The GDP in South Sudan is $14.71 billion, while the GDP per capita is $1,400. The GDP composition is 34.9 percent for household consumption, 17.1 percent for government consumption, 10.4 percent for investment in fixed capital, and 64.9 percent for exports of goods and services.
Intellectual property is an area of interest for the government of South Sudan. Earlier this year, we reported on the Ministry of Justice admission of trademark applications under the provisions of the trademarks act of 1969 (that is currently in force in Sudan). There are talks that South Sudan will be issuing a trademark law of their own in the near future. In principle, registrations submitted under the act of 1969 will remain valid after the issuance of the new trademark law of South Sudan.
The main features of trademark registration are as follows:
1. Notarized POA
2. Certified copy of the Certificate of Incorporation of the applicant company.
3. A letter addressed to the Ministry of Justice requesting reservation and registration of the trademark, signed and sealed by the applicant company
In regards to the last point, it is worth noting that if the applicant is the manufacturer of the products, they should confirm their ownership in the said letter. Whereas, if the applicant is not the manufacturer of the products, then an additional letter of authorization is required from the manufacturers to the applicant as sole agent.
The International Classification of Goods and Services (9th Edition) is followed – in accordance with the trademark act of 1969.
Examination is performed on formal, absolute and relative grounds.
No provision of opposition is applicable at the time of publication of this article.
Extension of Time:
Extension of time is not possible.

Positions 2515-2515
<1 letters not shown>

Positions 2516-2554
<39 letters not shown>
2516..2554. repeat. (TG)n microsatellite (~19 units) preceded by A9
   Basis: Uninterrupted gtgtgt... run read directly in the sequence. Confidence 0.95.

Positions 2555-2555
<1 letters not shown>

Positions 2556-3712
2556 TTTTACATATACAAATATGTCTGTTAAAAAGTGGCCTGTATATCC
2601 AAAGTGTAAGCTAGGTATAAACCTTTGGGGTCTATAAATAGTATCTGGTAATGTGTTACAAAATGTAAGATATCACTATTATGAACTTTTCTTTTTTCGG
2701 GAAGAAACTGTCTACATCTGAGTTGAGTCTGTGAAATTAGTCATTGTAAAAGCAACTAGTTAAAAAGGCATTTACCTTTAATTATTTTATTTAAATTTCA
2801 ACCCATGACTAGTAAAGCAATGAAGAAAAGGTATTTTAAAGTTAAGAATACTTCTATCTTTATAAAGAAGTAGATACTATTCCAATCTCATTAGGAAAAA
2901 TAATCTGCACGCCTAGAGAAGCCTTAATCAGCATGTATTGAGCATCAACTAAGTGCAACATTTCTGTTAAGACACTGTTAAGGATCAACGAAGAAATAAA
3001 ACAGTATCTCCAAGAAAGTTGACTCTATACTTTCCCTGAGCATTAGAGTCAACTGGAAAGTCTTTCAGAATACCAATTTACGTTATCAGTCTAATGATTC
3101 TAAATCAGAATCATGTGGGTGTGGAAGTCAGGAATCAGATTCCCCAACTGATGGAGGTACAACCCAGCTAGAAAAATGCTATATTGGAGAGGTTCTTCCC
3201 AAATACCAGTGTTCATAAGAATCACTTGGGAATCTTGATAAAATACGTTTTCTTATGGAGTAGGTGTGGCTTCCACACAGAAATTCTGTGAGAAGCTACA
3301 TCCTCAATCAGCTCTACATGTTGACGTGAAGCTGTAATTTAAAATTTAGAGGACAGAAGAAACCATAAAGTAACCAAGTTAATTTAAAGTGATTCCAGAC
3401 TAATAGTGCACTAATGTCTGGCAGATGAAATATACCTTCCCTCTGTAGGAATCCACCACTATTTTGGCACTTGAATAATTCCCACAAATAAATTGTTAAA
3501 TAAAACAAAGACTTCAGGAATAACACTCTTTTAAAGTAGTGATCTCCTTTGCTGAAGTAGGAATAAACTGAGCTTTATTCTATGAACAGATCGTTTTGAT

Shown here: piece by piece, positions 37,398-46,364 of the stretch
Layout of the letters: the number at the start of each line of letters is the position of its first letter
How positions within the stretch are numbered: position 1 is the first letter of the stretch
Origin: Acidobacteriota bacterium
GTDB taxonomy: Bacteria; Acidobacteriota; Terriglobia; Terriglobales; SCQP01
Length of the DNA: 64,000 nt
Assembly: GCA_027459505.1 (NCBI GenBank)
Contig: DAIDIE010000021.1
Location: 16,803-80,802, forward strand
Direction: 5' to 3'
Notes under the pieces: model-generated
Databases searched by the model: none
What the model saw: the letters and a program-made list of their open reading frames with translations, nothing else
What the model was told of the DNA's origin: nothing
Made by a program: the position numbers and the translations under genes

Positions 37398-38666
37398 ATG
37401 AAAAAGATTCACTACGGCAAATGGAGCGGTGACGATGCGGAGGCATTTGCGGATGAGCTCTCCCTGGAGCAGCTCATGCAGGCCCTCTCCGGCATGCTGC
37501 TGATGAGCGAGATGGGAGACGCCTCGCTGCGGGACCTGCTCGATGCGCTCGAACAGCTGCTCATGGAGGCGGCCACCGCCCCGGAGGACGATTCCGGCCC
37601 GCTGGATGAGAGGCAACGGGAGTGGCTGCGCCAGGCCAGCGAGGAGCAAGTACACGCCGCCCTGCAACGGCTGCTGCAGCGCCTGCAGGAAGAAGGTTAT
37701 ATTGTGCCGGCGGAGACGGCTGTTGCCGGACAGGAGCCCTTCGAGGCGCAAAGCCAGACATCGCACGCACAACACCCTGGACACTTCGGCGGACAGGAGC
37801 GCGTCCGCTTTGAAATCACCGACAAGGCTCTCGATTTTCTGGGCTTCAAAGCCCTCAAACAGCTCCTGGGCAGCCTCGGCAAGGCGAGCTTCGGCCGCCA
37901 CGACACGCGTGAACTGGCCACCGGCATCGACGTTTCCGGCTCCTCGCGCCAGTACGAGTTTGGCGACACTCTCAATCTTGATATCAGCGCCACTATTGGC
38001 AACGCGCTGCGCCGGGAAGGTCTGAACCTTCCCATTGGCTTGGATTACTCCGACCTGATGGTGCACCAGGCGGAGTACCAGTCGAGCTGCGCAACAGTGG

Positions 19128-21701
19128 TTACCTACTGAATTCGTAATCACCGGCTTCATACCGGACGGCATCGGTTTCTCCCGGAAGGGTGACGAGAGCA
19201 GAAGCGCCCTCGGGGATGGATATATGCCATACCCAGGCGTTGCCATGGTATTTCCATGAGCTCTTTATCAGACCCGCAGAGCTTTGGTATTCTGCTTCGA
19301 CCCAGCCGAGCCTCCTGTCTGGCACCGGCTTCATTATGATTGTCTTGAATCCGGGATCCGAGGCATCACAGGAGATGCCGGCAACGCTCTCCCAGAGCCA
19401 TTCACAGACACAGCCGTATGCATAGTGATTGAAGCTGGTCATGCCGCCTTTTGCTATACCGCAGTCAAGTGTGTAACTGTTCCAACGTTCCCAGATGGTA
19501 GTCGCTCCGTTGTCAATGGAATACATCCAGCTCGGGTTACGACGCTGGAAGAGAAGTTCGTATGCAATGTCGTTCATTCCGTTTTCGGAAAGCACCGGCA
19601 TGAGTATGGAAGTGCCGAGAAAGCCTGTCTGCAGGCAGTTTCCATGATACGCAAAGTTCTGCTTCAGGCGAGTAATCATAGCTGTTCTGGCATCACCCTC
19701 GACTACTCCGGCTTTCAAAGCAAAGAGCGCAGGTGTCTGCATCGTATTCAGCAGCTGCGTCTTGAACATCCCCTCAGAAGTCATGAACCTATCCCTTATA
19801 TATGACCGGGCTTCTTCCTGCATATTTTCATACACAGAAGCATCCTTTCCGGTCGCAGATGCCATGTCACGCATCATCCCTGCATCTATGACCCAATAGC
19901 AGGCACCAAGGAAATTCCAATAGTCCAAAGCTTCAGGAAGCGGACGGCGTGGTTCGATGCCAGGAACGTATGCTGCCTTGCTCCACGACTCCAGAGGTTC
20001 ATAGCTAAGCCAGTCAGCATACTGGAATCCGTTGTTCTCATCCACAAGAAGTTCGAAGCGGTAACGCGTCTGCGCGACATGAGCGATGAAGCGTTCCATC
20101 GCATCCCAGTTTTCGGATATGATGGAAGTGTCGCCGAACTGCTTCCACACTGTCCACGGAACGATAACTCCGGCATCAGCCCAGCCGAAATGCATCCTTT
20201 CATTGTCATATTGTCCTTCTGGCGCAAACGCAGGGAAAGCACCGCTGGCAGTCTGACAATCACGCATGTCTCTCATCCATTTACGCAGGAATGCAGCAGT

Trademark registrations are valid for 10 years from filing date and are renewable for like periods. There is a grace period of 6 months for late renewals with payment of a surcharge.
Documents Required for Renewal:
1. Power of attorney
Use of a trademark is not required for registration or renewal of a mark. However, a trademark is vulnerable to cancellation by any interested party if there has been no effective use of the mark for a period of 5 consecutive years after registration date.
An official search can be conducted for word marks and devices. A separate application is required for search in each class. The search report discloses similar and identical trademark registrations as well as applications.
1. Deed of assignment, legalized by the Sudanese Consulate
2. Legal forms Nos. T. M. 11 and T. M. 12, legalized by the Sudanese Consulate
3. Certified extract from the Commercial Register OR certificate of incorporation of the assignee (with certified Arabic or English translation), legalized by the Sudanese Consulate
4. Power of attorney on behalf of the assignor, notarized
5. Power of attorney on behalf of the assignee, notarized
Change of Name/Address
A change of name/address may be recorded for trademark applications and registrations.
1. Power of attorney notarized
2. Certificate of change of name legalized
License recordal is not compulsory but advisable in order to be effective against third parties.
1. Power of attorney from the licensor, notarized
2. Power of attorney from the licensee, notarized
3. License agreement, legalized
4. Certificate of incorporation of licensee, legalized
A merger may be recorded for trademark applications and registrations.
1. Power of attorney, notarized
2. Certificate of merger, legalized
Marking is not compulsory
Three Dimensional Trademark Applications:
UAE: Substantive Examination Fees Due:
Monday, 3 November 2014
United Arab Emirates Patent Office declared on October 26, 2014 that the substantive examination fees for patent applications submitted between 2011 and 2013 will be due within 90 days from the date of announcement. Effective November 1, 2014, filing and examination fees will have to be paid for all new patent applications.
This comes in light of the country’s recent collaboration with South Korea, which has dispatched patent examiners to the UAE Patent Office to assist in the construction of an infrastructure to manage patent applications.